Earlier this week we had the opportunity to present our in-progress studio work/finished Project 1 work to a small jury of in-house faculty. The conversation focused heavily on the process of production, investigation, and iteration. Over the first roughly two weeks of studio we worked to curate and abstract a series of organic structures or images that were then transposed into three dimensional digital and physical model. The overall process landed somewhere between step-by-step and back-and-forth where each portion or method was presented sequentially, but with the hope that you would constantly reflect upon and refine earlier progress, and that those refinements would then be made evident in continued iterative design phases of the physical and digital models.


THE SITE | San Diego National Wildlife Refuge

The site we were assigned is out of reach physically for our studio which in a way makes it the ideal place for a hypothetical project – you can not be lured to it for overly detailed and unnecessary site analysis. We are totally reliant on stock images, Google Earth, and the minimal GIS data we could pull in a short period. In a way, even the site remains abstract and hypothetical. As the designer you are free to frame the characteristics, attitude, and personality of the place (within reasonable means). At over 11,000 acres the San Diego National Wildlife Refuge (SDNWR) has no shortage of opportunities for interpretation, concept exploration, and site potential, all fostered by its varying topography, water and land resources, and diverse biological communities. The online description of the site frames an image of dynamic biological systems in the heart of one of the driest locations in the country:

“In spring, wildflowers bloom amidst the sage and chamise covered slopes and canyons of San Miguel and McGinty Mountains. The refuge supports open grasslands and cool river corridors. Towering oak woodlands, a habitat type being restored on the refuge, offer shade for visitors walking the trails.”

The site also has a proximity to the United States-Mexico border that is a unique feature from the perspective of a studio based in the heart of Tennessee where international borders aren’t generally a concern. The potential of this political boundary, so wrapped up in social debate, became a focus of my project as the work progressed. What if the site’s proximity to the border could be utilized in some way that was subtly cloaked in political intentions? Could a fog catcher in the middle of nowhere act as a catalyst for social conversation? If so, how does it spark that conversation in a way that is democratic to all participants, and generally constructive?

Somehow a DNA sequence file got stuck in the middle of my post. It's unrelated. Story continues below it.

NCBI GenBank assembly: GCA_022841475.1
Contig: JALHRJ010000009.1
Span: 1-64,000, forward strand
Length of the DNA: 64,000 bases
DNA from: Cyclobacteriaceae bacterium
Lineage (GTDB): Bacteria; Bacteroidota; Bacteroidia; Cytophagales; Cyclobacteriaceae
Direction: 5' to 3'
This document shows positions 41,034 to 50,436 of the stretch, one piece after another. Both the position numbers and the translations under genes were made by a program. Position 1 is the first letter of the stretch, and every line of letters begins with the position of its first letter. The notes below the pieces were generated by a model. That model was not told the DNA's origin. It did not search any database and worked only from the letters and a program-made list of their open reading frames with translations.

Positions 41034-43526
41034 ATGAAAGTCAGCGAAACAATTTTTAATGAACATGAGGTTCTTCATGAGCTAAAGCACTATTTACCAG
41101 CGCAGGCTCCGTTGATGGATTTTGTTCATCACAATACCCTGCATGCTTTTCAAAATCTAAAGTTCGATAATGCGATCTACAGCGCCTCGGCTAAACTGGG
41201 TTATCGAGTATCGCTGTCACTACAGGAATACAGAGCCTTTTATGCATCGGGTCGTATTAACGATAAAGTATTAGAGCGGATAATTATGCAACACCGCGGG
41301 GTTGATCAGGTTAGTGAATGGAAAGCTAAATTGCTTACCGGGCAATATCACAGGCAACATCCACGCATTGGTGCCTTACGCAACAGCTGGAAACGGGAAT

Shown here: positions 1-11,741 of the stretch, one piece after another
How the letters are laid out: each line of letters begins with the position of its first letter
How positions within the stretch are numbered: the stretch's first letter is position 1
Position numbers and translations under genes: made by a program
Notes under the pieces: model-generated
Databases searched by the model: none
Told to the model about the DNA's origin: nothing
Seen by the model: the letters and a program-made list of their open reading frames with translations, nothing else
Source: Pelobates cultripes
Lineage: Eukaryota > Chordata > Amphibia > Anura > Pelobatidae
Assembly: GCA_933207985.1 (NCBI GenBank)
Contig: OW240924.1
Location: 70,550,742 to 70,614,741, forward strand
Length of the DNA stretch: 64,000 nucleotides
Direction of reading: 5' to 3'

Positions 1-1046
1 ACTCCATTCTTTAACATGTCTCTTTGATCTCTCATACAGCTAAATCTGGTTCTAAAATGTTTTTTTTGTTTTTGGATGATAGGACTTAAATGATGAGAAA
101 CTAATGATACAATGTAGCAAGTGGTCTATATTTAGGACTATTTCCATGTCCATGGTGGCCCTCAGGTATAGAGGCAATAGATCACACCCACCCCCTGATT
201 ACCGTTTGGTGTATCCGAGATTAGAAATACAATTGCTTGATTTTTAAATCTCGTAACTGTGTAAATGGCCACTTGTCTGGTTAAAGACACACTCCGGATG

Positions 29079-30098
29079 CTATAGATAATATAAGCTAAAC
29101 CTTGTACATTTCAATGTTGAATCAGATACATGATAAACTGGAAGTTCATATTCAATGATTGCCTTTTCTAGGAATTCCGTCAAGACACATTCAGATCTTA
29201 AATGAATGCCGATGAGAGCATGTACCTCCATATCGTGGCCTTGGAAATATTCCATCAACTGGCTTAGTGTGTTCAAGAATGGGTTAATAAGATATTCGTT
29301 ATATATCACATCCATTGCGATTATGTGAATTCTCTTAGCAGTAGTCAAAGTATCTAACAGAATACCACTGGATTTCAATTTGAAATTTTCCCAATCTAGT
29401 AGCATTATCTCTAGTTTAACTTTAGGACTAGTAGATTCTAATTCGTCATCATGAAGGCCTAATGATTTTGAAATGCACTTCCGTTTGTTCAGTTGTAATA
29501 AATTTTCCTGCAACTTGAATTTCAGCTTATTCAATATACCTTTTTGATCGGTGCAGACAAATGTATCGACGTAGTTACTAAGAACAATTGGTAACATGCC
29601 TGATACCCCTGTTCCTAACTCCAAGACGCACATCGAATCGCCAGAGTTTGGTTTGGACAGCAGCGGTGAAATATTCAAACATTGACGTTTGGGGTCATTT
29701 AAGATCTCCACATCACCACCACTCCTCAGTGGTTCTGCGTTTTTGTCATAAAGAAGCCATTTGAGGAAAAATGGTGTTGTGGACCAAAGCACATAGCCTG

I began investigating ways that the structure could relate to both the site and regional contexts of the SDNWR. How does it fit into the topographic features and ecozones of the SDNWR? How can it relate itself to its sister structure less than 8 miles away? The idea of countering the border with another wall began to play out. Playing off of current political conversations surrounding immigration and border security, I began to develop a counterpoint parallel (figuratively, not literally) wall to the proposed border wall extension. How could we re-frame a  border wall as a social constructive and non-divisive object?

THE STRUCTURE is impending stretching for miles across the Sonoran Desert, just outside San Diego. A winding, writhing shape that twists its way across the valley near Provost Drive. Its form works its way across the ground following the general path of the site topography to create a screen at a consistent elevation across the site. From above the structure appears monumental stretching on into the distance for several miles. Yet the frame is narrow at only 3 feet deep and 16 feel tall. Composed of aggregate components it has an almost skeletal appearance resembling a worn out beast nothing more than skin and bone. Upon first encounter one’s immediate reaction is likely something of disbelief and discomfort. Why is it there? How can it be standing? Its staggering frame is clad in tensile meshes and screens made of various materials giving the appearance of worn. dry, tattered skin stretched taught across a frame. The dew and fog drip form the textured facade surfaces and make their way into the collection system, the structure’s passive circulatory network linking every point along its many-mile-long body. You can’t help but feel that you have encountered some ancient, long-since extinct organism strewn out across the arid landscape. This thing shouldn’t be, and yet it is. And it provides for so much more around it.